In term infants, early complementary feeding may be a risk factor for childhood obesity. A systematic review and meta-analyses of risk factors for childhood overweight identifiable during infancy by Weng et al. found some evidence supporting the early introduction of solid foods as a risk factor for later overweight [7]. However, a systematic review determining whether the timing of introducing solid foods is associated with obesity in infancy and childhood by Moorcroft et al. did not find a clear association between the timing of introducing solid foods and obesity in infancy and childhood [8]. Furthermore, Pearce et al. showed in a recent systematic review in 2013 about the timing of introduction of complementary feeding in term infants, and the risk of childhood obesity concluded that the timing of complementary foods has no clear association with childhood obesity, although very early introduction of solid foods (≤4 months of age) may result in an increase in childhood BMI [9].

These reviews and recommendations however concern healthy term-born infants, and results cannot be translated to preterm infants. Preterm infants are a heterogeneous population because their gestational age at birth could vary between 23 to 36 weeks. In the Netherlands, the incidence of preterm birth (<37 weeks gestational age) is 7.7 % and very preterm birth (<32 weeks gestational age) 1.3 % [10]. Multiple factors may be associated with obesity in preterm infants, such as the timing of complementary feeding, rapid weight gain, a higher birth weight, a longer gestational age, maternal over-nutrition resulting in a phenotype that is characteristic of metabolic syndrome, and epigenetic factors [11, 12]. Yet, limited evidence is available about the optimal age of solid food introduction in preterm infants and implications for both short- and long-term health and in particular obesity. A study by Casey et al. showed in a longitudinal cohort study that high weight gain in the first year of life is an important predictor of the development of obesity at the age of 8 years in low birth weight preterm infants [13]. A study by Jingxion et al. showed that the introduction of semi-solid foods before the age of 4 months in both term and preterm children resulted in a higher prevalence of overweight at the age of 2 years in comparison to introduction after 4 months of age in children visiting community health centers. In this study, the overall prevalence of overweight was 4.7 % [14].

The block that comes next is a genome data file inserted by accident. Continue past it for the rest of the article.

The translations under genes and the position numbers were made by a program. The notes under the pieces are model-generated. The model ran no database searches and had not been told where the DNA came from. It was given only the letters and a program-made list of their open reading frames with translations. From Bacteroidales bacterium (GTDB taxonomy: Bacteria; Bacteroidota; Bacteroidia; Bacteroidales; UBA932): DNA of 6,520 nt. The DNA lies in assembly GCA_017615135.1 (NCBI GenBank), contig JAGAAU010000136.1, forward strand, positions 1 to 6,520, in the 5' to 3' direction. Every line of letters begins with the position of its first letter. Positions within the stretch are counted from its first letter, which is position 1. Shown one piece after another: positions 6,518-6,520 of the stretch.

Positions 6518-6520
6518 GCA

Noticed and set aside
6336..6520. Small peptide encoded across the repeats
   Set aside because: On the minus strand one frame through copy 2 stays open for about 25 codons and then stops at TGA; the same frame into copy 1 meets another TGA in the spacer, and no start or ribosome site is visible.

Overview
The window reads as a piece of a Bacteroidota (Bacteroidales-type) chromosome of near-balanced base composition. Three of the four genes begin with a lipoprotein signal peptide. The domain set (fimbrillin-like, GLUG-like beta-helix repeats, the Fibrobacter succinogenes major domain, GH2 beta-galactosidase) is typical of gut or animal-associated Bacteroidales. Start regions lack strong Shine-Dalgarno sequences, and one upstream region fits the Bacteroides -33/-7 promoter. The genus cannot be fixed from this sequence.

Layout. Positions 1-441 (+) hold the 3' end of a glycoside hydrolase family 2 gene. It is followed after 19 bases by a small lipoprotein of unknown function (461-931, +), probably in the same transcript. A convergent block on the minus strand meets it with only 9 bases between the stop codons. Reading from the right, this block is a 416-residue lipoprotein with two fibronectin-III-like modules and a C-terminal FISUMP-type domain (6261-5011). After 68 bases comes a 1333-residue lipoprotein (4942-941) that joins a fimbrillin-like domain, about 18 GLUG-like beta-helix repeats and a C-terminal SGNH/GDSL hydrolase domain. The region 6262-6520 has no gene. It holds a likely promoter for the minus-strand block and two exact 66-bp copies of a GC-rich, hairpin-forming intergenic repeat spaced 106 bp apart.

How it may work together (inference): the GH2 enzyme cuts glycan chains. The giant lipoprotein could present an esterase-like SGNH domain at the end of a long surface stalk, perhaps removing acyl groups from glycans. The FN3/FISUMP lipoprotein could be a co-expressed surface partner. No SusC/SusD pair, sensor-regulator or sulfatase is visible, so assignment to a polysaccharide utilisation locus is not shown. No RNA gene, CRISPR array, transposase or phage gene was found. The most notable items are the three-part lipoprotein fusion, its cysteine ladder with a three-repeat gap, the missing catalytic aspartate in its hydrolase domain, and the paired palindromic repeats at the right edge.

Observational studies in developed countries have found that solid foods have been introduced to the majority of the preterm infants prior to 4 months of corrected age [15, 16]. The age at which solid foods are introduced is thought to be crucial for infants learning to eat. Infants who lack the opportunity to practice various feeding skills at appropriate ages appear to be at risk of feeding problems later on. A recent review by Palmer et al. outlined the challenges of introducing solid foods to preterm infants and evaluated the benefits and risks. According to this review, starting solid foods in every premature infant should be individualized taking into account infants’ gestational age at birth, early nutrition intake, and current nutritional status and requirements, as well as developmental progress and readiness. The factors that should be taken into account are the risk of developing obesity, increased gut permeability of the preterm infants leading to the risk of allergies, immaturity of the kidney function of the preterm infants, and the increased risk of hospitalization from infections [17]. King has presented guidelines for preterm infants. She suggests that most preterm infants may be ready for solid foods between 5 and 8 months of uncorrected age, provided that the infant is at least 3 months of corrected age (gross motor development should enable safe eating). Moreover, infants who do not start to eat solid foods at an appropriate age can have feeding problems later in life. Hence, according to the review by King, the introduction of solid food assists speech development [17, 18].

Given these contrasting reports on the introduction of solid foods in premature born infants, a systematic review is needed. The primary objective of this study is to analyze the effect of the timing of the start of complementary feeding in preterm infants on overweight.

Methods

This protocol follows the Preferred Reporting Items for Systematic Reviews and Meta-Analyses Protocol 2015 (PRISMA-P) (see Additional file 1) [19].